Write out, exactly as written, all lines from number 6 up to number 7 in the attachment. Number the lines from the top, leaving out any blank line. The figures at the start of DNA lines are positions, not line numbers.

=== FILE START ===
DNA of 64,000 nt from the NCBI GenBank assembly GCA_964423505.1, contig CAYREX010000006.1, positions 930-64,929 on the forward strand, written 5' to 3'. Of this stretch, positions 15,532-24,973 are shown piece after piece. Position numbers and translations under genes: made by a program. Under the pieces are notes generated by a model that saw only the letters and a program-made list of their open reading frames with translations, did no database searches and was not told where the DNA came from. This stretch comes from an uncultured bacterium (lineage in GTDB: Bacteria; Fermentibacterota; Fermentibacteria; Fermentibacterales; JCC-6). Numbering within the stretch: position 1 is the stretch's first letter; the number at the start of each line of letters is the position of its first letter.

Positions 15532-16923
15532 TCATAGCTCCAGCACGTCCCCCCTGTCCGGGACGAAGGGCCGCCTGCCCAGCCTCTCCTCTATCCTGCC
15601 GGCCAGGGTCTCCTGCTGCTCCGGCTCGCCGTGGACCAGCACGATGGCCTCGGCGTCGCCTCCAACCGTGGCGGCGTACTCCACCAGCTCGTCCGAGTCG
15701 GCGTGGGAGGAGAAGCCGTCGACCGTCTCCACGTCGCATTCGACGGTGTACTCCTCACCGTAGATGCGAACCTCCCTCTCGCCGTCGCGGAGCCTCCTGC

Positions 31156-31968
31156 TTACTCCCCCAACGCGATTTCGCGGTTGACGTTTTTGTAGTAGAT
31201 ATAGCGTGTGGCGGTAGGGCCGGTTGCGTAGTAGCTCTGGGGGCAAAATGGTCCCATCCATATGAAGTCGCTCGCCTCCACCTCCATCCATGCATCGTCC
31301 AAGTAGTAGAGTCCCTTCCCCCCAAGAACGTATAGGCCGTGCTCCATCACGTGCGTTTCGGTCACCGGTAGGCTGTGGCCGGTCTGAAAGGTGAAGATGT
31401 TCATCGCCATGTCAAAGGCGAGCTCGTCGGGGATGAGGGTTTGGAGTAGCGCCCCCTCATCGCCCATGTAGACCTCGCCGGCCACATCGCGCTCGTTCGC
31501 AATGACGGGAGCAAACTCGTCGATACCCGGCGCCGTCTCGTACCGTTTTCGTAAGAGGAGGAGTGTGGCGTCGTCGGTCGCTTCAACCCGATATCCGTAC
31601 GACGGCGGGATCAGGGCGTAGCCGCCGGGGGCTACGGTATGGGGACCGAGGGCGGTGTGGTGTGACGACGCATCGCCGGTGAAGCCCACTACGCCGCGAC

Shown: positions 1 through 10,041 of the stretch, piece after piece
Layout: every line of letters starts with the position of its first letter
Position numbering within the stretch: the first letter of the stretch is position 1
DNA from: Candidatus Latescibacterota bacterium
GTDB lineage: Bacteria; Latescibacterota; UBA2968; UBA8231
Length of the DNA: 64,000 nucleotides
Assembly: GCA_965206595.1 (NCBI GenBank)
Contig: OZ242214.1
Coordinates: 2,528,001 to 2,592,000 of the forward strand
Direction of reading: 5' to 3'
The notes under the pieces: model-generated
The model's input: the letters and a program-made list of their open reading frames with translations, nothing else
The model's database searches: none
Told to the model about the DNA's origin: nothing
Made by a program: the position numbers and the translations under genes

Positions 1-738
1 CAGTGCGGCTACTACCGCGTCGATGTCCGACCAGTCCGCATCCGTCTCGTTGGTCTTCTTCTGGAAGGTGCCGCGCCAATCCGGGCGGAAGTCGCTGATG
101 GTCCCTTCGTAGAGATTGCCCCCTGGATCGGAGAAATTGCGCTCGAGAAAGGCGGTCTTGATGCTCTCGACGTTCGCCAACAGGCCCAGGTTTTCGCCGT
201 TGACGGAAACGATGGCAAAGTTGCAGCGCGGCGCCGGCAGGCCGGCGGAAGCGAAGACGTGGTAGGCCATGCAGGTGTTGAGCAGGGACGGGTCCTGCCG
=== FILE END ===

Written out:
Positions 31156-31968
31156 TTACTCCCCCAACGCGATTTCGCGGTTGACGTTTTTGTAGTAGAT